Fully Integrated Lives

Dear Church,

One of the recent goals in my life has been to live a more integrated life.  Meaning, I desire to be more authentic, emotionally present, and consistent wherever I am whenever I am there.  My mantra has been “Be still and know.”  I deeply desire for this in my life and by the grace and presence of the Holy Spirit, I’m taking it one day at a time.  However, the pastoral life does not lend itself to living a fully integrated life.  In fact, it’s quite the opposite.  By nature, the pastoral life encourages a more disconnected self where one almost needs to compartmentalize emotions and “put on” a certain self in certain situations.  Case in point:  last Friday.

I began my day bright and early picking up my friend Randy and making the trek to the north suburbs for a delightful round of golf.  Randy, myself and two other friends enjoyed a scenic walk through 18 holes on a stunningly beautiful Friday morning.  After golf, I quickly showered, had a club sandwich at the course, and drove myself back to South Holland to officiate the wedding of Keith Flowers and Felicia Tate at 3:30pm.  With traffic, I made it home with 45 minutes to spare.  I got my notes together for the wedding, walked Keith down the aisle and officiated their beautiful wedding. 

When I got home from the wedding, and had just taken off my sweat soaked shirt and tie and put on my “play clothes” to meet Sarah and the boys at the park, I got a call from Chief Kolosh who informed me that a South Holland Police Officer had died and could I come to the police station to be with the officers and staff on duty.  I went to the newly renovated police station and found a handful of officers holding back tears.  When Detective Williams didn’t show up for his shift that day, they sent someone over to his house and found him on his back deck dead from a heart attack.  The police officers and staff were in complete shock.  Detective Williams was in his early 50’s and was a beloved member of the police department.  I arrived less than an hour after they found his body.  Emotions were raw and officers admitted they were numb.  I stayed with them, read a few passages of Scripture, prayed and simply offered a ministry of presence.  I would have stayed longer, but I needed to get to Keith and Felicia’s wedding reception.  I got there 15 minutes before I needed to pray for the meal and kick off their celebration.  I met a few of Keith’s friends from his Mustang Car Club, had a piece of chicken, and finally got home a little after 9:00pm.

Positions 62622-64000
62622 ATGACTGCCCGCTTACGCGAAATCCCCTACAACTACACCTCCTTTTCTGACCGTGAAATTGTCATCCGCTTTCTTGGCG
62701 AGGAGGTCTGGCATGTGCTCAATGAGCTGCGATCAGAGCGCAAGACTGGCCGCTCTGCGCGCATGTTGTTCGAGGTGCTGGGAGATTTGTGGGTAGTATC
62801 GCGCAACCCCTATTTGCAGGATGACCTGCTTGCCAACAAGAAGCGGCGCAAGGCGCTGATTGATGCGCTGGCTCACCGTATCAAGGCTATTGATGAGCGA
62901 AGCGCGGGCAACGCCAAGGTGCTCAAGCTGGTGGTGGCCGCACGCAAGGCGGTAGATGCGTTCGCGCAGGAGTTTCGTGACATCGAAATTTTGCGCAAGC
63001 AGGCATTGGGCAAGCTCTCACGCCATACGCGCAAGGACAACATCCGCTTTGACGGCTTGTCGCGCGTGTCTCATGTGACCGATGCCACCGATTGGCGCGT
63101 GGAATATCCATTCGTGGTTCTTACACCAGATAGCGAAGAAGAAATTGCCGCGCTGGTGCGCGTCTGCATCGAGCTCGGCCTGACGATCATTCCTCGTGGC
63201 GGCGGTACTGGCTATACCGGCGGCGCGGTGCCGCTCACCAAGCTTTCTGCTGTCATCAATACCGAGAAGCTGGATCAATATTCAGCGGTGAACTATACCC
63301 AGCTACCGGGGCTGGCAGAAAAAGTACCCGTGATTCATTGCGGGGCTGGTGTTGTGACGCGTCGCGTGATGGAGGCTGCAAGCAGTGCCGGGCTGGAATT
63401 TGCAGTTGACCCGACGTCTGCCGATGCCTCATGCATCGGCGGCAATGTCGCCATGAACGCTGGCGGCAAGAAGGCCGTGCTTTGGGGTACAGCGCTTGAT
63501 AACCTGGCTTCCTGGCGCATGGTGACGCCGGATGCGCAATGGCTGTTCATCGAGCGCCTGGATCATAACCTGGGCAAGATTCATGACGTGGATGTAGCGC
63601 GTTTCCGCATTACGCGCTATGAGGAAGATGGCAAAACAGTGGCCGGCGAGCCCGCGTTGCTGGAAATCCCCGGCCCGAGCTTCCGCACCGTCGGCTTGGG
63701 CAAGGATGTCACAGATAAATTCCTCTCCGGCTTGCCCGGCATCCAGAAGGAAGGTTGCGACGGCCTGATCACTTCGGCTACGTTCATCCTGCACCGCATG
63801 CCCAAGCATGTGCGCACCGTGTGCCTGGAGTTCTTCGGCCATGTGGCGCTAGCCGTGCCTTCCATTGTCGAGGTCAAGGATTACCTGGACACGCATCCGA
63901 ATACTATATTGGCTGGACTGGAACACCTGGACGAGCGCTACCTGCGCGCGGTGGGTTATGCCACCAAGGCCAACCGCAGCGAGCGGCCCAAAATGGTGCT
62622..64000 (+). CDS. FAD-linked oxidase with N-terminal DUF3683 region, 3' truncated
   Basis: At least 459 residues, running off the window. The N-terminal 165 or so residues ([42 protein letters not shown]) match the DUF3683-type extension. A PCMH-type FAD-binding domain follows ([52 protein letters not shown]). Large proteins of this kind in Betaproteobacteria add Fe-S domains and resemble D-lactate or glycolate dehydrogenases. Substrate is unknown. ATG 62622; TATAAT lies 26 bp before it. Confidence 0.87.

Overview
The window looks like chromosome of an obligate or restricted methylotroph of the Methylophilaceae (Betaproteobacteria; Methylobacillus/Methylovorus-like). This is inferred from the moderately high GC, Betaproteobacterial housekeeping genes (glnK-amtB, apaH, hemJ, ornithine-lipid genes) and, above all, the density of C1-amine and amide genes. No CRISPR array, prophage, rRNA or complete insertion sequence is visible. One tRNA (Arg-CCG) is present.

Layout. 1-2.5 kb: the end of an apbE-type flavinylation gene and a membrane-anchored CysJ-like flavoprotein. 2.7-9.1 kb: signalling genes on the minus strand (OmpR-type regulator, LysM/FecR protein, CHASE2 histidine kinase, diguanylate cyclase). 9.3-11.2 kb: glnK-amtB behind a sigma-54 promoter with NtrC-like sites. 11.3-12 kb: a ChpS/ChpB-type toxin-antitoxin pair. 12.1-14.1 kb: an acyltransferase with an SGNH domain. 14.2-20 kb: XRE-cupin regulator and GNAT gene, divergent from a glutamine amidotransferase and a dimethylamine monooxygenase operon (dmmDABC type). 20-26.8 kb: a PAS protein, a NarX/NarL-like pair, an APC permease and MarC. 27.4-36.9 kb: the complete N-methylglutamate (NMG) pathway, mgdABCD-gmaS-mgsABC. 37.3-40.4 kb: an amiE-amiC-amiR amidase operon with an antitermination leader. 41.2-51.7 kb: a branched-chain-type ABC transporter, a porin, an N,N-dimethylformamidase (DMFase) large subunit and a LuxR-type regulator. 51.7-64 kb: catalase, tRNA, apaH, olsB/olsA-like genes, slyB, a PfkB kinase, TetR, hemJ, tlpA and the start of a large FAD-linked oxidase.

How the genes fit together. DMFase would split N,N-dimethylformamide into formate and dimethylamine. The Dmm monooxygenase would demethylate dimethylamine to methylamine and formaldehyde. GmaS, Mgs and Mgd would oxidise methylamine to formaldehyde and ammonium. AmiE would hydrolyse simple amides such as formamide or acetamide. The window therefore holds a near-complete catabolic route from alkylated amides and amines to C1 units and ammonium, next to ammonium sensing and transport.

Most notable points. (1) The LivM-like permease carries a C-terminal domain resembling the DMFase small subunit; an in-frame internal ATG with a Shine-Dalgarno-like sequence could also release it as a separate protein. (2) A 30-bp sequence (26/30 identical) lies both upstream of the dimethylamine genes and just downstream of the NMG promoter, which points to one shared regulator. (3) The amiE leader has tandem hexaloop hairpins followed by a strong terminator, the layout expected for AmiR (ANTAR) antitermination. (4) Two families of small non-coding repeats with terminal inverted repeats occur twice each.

Not really an integrated day.  Golf, traffic, weddings, deaths, receptions.  And my guess is that you can relate.  Rarely ever do we just have “one thing” on our plate and even rarer is the day when the “all of a sudden” doesn’t happen.  And in the midst of this, God calls us to “be still and know” that He is God.  Perhaps the secret is finding that stillness even in the midst of frantic frenzy.  That even when we are moving from one situation where the mood is sad to another situation where the mood is joyful, we can still be present to ourselves and to others when we are present to the Spirit presently in working within us. 

“Being still” doesn’t mean the absence of moving.  I don’t think we need a fidget spinner or a drink or a walk or whatever coping mechanism we need to “be still.”  No, I’m inclined to think that all of our busyness and constant moving and changing emotions can be stilled when we, even for a moment, open ourselves up to the Holy Spirit who is alive and active within us.  Maybe it’s a breath, or reciting a Psalm or even keeping an eye open to catch a glimpse of grace in the midst of our constant motion.  So perhaps being fully integrated has less to do with coping strategies and more to do with allowing the Spirit to have full access in our hearts and minds.

Grace & Peace,

Pastor Matt

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